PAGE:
Luke Airmen assist disabled veterans at ski clinic

  • Published
  • By Ryan Mattox
  • Defense Media Activity-San Antonio
A team of eight Airmen from Luke Air Force Base, Ariz., volunteered their time and energy to drive 15 hours and assist nearly 400 disabled veterans participate in a winter sports rehabilitation clinic here. 

The team is spending a week helping disabled veterans experience the 23rd National Disabled Veterans Winter Sports Clinic that began March 29 and ends April 3 at Snowmass Village, Colo.  

According to VA officials, it is the largest adaptive event of its kind in the world.

The clinic, a six-day event, teaches veterans with disabilities skills in adaptive Alpine and Nordic skiing, and introduces them to a number of other recreational activities and sports, such as rock climbing, scuba diving, trap shooting and sled hockey. They can also participate in additional events and workshops. 

According to event officials, for an event of this size there is a lot of planning and coordination. 

"It takes teamwork, belief and people buying into what we do here," said Sandy Trombetta, the National Disabled Veterans Winter Sports Clinic director. "Everyone who comes to this event owns it. It's that sense of ownership by every individual that makes it work. You can create the greatest plan in the world, but unless you have people who really buy in and are willing do whatever it takes to succeed you are not going to go anywhere and that what happens here." 

To be part of that team, Tech. Sgt. Richard Layton, a 56th Maintenance Group weapons training manager and a veteran of the winter clinic, coordinated this team and prepared them for the trip. While here, it is his job to act as the liaison between the event coordinators and the team. 

Sergeant Layton said after doing this for six years, the coordination is pretty smooth now and support for the team has been great. The team's mission is to assist the veterans and prepare the event sites. 

"We want to take the veteran where they want to go and it's up to us to create an environment where they have easy access and opportunity and not have to worry about anything and do things on their own," Mr. Trombetta said. "We provide the support so that can happen." 

The team spent the first two days helping more than 200 veterans as they arrived at the airport, assisting them getting off the plane, with their luggage and getting transportation to Snowmass Village. The rest of the week, the team spent setting up equipment, preparing staging areas, building wheelchair ramps and anything else that needs to be done.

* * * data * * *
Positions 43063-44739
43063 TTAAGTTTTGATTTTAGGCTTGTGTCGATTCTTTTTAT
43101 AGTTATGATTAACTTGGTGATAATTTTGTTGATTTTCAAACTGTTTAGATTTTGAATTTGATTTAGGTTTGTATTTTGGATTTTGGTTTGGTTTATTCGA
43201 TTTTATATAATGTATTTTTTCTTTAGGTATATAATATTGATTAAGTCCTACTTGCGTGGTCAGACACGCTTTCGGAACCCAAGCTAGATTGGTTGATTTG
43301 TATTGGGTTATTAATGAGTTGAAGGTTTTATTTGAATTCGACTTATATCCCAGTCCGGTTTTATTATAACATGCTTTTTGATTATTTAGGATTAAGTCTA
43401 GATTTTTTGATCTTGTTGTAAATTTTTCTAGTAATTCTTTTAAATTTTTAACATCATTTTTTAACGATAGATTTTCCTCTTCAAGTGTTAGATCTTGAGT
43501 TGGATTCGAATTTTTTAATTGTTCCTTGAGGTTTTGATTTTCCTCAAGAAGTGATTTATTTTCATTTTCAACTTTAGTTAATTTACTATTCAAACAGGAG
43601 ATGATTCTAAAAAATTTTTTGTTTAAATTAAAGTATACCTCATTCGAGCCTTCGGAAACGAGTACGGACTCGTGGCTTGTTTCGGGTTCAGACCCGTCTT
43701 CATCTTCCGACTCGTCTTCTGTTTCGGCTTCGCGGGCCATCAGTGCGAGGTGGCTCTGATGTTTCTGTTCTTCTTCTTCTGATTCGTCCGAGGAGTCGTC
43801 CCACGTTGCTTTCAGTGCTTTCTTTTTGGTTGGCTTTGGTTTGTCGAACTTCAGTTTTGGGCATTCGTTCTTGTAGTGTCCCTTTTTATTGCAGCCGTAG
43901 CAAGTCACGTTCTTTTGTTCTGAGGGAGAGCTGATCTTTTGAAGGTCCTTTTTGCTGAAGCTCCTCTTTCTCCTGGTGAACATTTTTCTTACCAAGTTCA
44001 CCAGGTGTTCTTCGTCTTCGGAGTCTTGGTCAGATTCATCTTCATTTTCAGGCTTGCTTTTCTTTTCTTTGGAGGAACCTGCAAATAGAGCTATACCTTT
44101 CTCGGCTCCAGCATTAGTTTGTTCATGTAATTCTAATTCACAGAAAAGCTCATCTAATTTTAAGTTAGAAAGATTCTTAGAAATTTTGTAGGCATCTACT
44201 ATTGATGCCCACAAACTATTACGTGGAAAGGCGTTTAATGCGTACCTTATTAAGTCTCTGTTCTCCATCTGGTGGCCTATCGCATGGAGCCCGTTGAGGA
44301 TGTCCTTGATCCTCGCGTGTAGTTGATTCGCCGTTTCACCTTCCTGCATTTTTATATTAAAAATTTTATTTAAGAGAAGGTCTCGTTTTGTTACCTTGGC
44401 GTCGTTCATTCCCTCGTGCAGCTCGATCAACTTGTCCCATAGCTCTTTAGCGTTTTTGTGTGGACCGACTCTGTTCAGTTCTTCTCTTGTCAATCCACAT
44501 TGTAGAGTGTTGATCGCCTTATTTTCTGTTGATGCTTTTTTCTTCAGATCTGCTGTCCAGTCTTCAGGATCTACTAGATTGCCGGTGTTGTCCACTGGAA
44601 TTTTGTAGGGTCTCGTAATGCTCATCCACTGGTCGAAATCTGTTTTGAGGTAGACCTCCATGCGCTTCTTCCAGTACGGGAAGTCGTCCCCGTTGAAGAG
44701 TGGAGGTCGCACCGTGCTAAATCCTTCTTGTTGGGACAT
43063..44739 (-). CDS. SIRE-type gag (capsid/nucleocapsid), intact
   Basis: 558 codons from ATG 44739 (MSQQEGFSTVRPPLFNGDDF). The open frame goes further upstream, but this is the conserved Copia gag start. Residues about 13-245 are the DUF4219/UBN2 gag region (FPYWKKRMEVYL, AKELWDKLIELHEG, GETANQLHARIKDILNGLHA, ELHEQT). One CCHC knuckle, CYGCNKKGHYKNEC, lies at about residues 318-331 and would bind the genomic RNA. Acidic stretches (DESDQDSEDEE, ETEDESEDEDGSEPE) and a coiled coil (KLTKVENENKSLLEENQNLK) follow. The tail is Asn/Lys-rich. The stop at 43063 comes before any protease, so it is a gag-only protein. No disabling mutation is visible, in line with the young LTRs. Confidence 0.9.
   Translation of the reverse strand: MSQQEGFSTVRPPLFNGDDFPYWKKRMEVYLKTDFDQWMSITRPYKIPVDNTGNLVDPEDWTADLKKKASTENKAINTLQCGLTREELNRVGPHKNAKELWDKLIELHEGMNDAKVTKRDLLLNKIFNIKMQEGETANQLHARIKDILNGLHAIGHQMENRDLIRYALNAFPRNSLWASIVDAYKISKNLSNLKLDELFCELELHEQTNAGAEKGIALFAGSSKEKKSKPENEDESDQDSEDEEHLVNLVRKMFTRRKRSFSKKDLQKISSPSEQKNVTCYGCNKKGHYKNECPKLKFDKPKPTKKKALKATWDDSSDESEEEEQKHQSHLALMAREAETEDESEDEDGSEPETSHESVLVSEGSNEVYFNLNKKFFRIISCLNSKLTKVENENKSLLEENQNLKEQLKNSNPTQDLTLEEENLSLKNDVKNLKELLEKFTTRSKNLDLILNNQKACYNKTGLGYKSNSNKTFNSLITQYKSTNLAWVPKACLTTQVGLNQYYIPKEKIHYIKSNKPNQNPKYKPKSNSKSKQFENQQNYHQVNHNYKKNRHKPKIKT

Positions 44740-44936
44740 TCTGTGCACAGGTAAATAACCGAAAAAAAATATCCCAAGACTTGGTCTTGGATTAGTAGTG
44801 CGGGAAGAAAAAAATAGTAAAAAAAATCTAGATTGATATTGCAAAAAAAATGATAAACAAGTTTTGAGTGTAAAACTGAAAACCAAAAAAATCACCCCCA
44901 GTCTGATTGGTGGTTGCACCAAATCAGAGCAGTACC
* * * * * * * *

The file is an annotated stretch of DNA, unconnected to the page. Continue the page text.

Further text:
The majority of the work during the week is spent transporting veterans to the various events. When the event ends, the team will tear down the events and head back to the airport and load the passengers on their planes and leave for their home station. 

"There are a lot of intangibles that happen during the day, but it's the willingness of the people who are there during that moment in time to make things work that makes it all work," Mr. Trombetta said. 

Some of the team members stated it was their first time coming here and said they jumped at that the opportunity to help veterans. 

"I never really have been involved with veterans and I hope I can learn something from them while I am here. It makes me feel awesome to help," said Airman 1st Class David Hague, a jet engine mechanic from Luke AFB. "You can see the joy in their faces when they get out and participate." 

For the more experienced team members, they said it was seeing the veterans' expressions for first time. 

"Some of these veterans are coming here for the first time and to see the look on their faces to hear their expressions is great," Sergeant Layton said. "They are scared. They don't know what is going on. They may never have seen snow or been skiing down a mountain. However, at the end of the week they are a completely different person. It's the joy and pride of helping them that makes this opportunity so great." 

The assistance the team has provided while they have been here has not gone unnoticed. 

"For the veterans, seeing the Luke team in their uniforms really put these veterans at ease," said Henry Bullock, coordinator for transportation for the National Disabled Veterans Winter Sports Clinic. "The team has been invaluable and they really have helped me getting the veterans out to their events." 

"I have been doing this for a long time, but I never fail to get excited about seeing the excitement and enthusiasm of the people who help us with the event," Mr. Trombetta said. 

Comment on this story   (comments may be published on Air Force Link)

View the comments/letters page